ARI MELBER (HOST): Big picture, when you look at those headlines, you look at the authoritarian language, what is the best way from what we've learned to deal with Donald Trump in the press now?
BRIAN STELTER (GUEST): I think we're past the realm of fact checking now. You know, you, I, lots of us talked during the 2016 campaign and through the Trump presidency about fact checking. It was very important and it remains important. But we're beyond that now. What we heard from Trump over the weekend was isolationist, fascist rhetoric. Isolationist, because often times fascism is associated with Hitler. Expansion is power, war time power. Trump, of course, isolationist, but it was fascist rhetoric.
MELBER: When you wrote for The New York Times, do you ever remember calling any American politician fascist?
STELTER: No, because none of them were at the time. And thankfully, many guests on this network have been calling it out. And that's what we have to do, we have to call it like it is. But I think fact checking is not enough at this point, Ari. We need reality checking, we need narrative checking, most of all, we need history checking. We need a whole lot more historians on television right now, and not just on cable. We also need them on channels where viewers might not be news junkies or they're just casual about this. But people desperately need to learn the lessons from the past.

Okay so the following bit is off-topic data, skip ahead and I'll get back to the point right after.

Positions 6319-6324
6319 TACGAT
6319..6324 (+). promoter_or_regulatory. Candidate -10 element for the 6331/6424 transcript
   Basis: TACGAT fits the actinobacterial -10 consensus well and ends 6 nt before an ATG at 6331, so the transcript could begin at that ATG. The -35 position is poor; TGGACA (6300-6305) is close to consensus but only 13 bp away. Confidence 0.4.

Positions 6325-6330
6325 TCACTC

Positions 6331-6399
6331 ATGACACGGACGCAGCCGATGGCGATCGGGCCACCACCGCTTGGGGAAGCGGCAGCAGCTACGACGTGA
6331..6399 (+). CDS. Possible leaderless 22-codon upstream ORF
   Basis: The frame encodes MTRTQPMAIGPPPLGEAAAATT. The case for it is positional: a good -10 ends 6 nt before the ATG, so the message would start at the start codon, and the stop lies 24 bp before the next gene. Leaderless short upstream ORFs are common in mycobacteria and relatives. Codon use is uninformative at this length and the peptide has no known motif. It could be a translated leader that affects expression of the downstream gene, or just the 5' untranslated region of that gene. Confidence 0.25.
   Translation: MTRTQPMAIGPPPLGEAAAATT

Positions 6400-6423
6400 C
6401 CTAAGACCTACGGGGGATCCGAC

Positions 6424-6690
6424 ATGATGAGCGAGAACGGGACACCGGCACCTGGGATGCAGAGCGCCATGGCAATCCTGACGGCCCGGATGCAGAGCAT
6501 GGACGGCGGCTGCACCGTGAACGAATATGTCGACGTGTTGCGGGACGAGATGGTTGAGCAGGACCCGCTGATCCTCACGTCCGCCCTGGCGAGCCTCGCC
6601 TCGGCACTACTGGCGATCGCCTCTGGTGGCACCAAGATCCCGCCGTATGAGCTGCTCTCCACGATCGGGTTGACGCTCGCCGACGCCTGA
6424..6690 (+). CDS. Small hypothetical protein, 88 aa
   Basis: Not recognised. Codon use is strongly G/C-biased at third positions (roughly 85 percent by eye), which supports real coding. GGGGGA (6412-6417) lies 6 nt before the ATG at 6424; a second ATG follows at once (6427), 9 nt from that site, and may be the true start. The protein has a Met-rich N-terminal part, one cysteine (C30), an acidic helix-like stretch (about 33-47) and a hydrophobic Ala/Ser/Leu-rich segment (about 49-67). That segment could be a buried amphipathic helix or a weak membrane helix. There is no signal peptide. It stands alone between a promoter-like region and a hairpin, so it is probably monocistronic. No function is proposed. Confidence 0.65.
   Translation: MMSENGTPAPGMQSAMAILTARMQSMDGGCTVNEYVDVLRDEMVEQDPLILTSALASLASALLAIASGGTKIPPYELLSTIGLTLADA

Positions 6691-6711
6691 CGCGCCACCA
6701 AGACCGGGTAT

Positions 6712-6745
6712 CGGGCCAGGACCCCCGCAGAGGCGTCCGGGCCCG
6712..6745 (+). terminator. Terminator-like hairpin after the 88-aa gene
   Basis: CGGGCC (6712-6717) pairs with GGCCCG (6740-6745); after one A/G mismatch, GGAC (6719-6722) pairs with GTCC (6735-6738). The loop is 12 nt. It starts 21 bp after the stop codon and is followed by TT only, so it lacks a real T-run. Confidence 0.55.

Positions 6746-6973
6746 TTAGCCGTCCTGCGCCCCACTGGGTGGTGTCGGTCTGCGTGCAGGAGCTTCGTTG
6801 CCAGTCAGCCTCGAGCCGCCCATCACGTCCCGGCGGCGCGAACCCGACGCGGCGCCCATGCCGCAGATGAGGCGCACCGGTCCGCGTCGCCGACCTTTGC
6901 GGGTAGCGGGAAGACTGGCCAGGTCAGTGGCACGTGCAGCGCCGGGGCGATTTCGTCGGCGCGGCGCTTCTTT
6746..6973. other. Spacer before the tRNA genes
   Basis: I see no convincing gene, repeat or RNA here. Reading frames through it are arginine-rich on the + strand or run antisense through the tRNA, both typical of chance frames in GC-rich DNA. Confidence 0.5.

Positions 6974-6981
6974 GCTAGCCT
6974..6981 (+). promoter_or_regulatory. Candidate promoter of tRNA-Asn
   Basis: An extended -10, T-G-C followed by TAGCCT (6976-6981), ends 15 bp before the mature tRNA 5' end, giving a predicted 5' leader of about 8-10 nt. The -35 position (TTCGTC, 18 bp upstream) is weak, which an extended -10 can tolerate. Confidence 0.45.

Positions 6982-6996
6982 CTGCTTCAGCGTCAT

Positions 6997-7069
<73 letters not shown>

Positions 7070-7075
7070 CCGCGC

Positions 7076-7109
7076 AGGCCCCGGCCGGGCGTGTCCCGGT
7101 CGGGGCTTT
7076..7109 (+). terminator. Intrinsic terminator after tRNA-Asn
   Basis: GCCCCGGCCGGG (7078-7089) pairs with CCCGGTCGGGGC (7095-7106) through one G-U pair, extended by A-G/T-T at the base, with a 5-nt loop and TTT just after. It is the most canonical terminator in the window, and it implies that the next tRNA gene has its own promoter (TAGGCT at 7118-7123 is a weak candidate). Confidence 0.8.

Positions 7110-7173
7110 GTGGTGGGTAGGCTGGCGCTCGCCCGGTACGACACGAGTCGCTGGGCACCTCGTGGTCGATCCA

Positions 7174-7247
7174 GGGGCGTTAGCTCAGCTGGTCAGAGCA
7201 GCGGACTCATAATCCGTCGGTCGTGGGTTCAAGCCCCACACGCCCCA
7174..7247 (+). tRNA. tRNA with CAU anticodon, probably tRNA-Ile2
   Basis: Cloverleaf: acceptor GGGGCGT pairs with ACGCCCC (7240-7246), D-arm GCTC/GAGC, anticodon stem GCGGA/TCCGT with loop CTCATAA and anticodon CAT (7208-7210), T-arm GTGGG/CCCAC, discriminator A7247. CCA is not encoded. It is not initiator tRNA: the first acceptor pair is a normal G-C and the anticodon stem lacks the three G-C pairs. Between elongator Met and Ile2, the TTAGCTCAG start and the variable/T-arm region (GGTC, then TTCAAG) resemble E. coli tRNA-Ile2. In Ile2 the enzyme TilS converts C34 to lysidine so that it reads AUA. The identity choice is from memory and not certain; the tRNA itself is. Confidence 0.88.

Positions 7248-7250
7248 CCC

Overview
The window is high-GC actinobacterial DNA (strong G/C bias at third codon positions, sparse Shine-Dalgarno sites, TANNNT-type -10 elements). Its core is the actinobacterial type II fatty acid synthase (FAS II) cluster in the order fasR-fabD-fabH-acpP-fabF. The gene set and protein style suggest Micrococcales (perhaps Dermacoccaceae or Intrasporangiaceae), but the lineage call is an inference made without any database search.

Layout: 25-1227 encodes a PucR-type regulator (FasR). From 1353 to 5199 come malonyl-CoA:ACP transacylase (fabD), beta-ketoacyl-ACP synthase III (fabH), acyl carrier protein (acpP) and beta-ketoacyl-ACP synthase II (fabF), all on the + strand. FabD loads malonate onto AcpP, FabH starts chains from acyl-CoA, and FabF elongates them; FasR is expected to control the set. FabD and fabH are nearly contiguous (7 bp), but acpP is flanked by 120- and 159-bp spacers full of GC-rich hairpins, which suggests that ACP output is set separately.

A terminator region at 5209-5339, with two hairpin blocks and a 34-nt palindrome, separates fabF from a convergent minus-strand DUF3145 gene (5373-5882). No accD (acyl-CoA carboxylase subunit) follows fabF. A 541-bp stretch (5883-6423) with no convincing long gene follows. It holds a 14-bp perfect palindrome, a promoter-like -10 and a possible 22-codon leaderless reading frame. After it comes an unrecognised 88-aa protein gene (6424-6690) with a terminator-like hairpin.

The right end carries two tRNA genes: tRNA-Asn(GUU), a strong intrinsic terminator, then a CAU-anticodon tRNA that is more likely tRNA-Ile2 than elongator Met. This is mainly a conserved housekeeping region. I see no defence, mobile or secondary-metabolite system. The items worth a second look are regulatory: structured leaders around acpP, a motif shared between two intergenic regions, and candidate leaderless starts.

MELBER: What about the issue of overreaction and amplification?
STELTER: I don't know if it's possible. And I understand the counterargument that coverage of Trump helped him in 2016.
MELBER: Let me define our terms. He does "x" to get a reaction, and "x" becomes playing on a loop -- which, again, we're not seeing that as much right now I would argue on most of TV, quite frankly.
STELTER: No, we're not.
MELBER: But that issue.
STELTER: That is an issue, but I think right now we're seeing the opposite. We're actually seeing an absence of coverage, an absence of scrutiny. You mentioned those original headlines not taking this seriously enough. And I'm not sure that what Trump is saying on a daily basis is actually getting through at all.
Recently, I wrote a piece for Times today about how the lies are the story. We are used to in journalism focusing on what is true, that's what is comfortable for us. But now, it's the lies that are a story, the smears that are a story. So, it's going to be a challenge for the next 11 months -- because he's likely to be the nominee -- how do we tell that story without turning people off, without making it sound like we are choosing a candidate? All we're trying to do is choose the side of reality, the truth.